• Only include canonical URLs. A common mistake is to include URLs of duplicate pages. This increases the load on your server without improving indexing.
    Last modification time

    Specify a last modification time for each URL in an XML sitemap and RSS/Atom feed. The last modification time should be the last time the content of the page changed meaningfully. If a change is meant to be visible in the search results, then the last modification time should be the time of this change.

    • XML sitemap uses  <lastmod>
    • RSS uses <pubDate>
    • Atom uses <updated>

    Be sure to set or update last modification time correctly:

    • Specify the time in the correct format: W3C Datetime for XML sitemaps, RFC3339 for Atom and RFC822 for RSS.
    • Only update modification time when the content changed meaningfully.
    • Don’t set the last modification time to the current time whenever the sitemap or feed is served.

    XML sitemaps

    XML sitemaps should contain URLs of all pages on your site. They are often large and update infrequently. Follow these guidelines:

    • For a single XML sitemap: update it at least once a day (if your site changes regularly) and ping Google after you update it.
    • For a set of XML sitemaps: maximize the number of URLs in each XML sitemap. The limit is 50,000 URLs or a maximum size of 10MB uncompressed, whichever is reached first. Ping Google for each updated XML sitemap (or once for the sitemap index, if that's used) every time it is updated. A common mistake is to put only a handful of URLs into each XML sitemap file, which usually makes it harder for Google to download all of these XML sitemaps in a reasonable time.

    RSS/Atom

    RSS/Atom feeds should convey recent updates of your site. They are usually small and updated frequently. For these feeds, we recommend:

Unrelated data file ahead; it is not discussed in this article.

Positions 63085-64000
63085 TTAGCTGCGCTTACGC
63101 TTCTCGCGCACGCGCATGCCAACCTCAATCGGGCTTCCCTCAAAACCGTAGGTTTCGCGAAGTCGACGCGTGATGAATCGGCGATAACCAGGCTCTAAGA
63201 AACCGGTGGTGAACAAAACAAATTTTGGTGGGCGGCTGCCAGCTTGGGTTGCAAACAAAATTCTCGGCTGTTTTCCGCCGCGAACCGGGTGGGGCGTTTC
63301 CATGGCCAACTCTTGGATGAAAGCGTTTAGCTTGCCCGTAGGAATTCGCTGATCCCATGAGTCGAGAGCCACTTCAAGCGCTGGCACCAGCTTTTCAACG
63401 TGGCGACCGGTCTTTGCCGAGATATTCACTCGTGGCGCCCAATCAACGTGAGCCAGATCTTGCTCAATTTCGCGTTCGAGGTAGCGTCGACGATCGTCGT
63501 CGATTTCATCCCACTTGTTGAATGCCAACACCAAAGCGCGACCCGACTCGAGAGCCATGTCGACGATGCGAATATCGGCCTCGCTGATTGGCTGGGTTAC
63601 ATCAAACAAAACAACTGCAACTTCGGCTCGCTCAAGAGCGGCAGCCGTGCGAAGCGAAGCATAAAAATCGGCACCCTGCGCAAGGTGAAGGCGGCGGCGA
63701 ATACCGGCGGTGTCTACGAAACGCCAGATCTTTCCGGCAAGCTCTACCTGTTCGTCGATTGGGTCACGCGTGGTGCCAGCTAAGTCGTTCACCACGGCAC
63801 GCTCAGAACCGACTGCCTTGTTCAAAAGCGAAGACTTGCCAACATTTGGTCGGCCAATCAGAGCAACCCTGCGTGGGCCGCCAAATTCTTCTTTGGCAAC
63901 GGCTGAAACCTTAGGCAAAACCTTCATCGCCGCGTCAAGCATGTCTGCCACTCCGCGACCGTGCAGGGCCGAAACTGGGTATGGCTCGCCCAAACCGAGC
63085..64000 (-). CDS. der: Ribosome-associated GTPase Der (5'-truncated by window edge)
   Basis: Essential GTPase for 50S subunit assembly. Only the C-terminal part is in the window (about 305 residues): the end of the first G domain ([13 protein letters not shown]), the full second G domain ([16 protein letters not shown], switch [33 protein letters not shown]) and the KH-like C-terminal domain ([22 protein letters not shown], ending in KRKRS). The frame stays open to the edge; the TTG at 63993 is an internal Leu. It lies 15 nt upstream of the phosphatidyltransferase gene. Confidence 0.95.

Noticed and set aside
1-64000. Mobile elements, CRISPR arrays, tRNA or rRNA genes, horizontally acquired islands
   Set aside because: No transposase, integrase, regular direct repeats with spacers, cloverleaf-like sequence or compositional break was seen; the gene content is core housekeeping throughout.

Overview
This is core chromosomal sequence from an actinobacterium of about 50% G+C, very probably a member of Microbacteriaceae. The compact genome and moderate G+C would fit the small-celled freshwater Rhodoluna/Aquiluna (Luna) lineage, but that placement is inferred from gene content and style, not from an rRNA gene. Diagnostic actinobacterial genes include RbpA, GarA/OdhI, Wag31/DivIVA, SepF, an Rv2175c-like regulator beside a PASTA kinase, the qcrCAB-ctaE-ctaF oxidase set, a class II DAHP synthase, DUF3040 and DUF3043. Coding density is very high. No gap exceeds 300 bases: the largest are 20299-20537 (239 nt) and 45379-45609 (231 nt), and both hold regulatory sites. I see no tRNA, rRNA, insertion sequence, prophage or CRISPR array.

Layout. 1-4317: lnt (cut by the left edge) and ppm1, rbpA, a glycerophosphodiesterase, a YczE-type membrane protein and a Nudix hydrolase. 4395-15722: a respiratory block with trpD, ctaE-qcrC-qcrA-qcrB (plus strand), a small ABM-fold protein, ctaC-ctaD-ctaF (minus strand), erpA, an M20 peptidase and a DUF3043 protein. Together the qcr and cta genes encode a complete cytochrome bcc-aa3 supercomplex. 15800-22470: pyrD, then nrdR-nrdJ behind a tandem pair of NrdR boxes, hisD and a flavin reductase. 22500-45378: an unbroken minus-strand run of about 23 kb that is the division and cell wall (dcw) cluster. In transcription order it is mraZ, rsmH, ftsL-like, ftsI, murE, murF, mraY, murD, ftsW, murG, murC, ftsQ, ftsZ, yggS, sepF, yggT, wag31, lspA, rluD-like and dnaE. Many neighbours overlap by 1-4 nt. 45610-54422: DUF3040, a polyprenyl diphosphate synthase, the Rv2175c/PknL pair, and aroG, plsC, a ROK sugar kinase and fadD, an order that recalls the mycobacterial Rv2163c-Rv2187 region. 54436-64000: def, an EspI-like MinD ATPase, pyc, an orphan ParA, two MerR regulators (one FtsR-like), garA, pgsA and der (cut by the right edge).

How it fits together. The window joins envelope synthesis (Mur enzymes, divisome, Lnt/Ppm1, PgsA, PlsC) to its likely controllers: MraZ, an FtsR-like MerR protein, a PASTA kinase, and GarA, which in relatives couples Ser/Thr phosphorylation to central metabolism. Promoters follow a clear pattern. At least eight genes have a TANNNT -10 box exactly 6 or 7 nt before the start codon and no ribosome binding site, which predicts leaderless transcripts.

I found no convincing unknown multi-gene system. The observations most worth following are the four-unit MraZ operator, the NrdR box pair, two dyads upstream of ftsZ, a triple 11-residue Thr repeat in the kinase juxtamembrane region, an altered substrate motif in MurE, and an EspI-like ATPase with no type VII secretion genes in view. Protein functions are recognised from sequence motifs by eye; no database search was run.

• When a new page is added or an existing page meaningfully changed, add the URL and the modification time to the feed.
    • In order for Google to not miss updates, the RSS/Atom feed should have all updates in it since at least the last time Google downloaded it. The best way to achieve this is by using PubSubHubbub. The hub will propagate the content of your feed to all interested parties (RSS readers, search engines, etc.) in the fastest and most efficient way possible.

    Generating both XML sitemaps and Atom/RSS feeds is a great way to optimize crawling of a site for Google and other search engines. The key information in these files is the canonical URL and the time of the last modification of pages within the website. Setting these properly, and notifying Google and other search engines through sitemaps pings and PubSubHubbub, will allow your website to be crawled optimally, and represented accordingly in search results.

    If you have any questions, feel free to post them here, or to join other webmasters in the webmaster help forum section on sitemaps.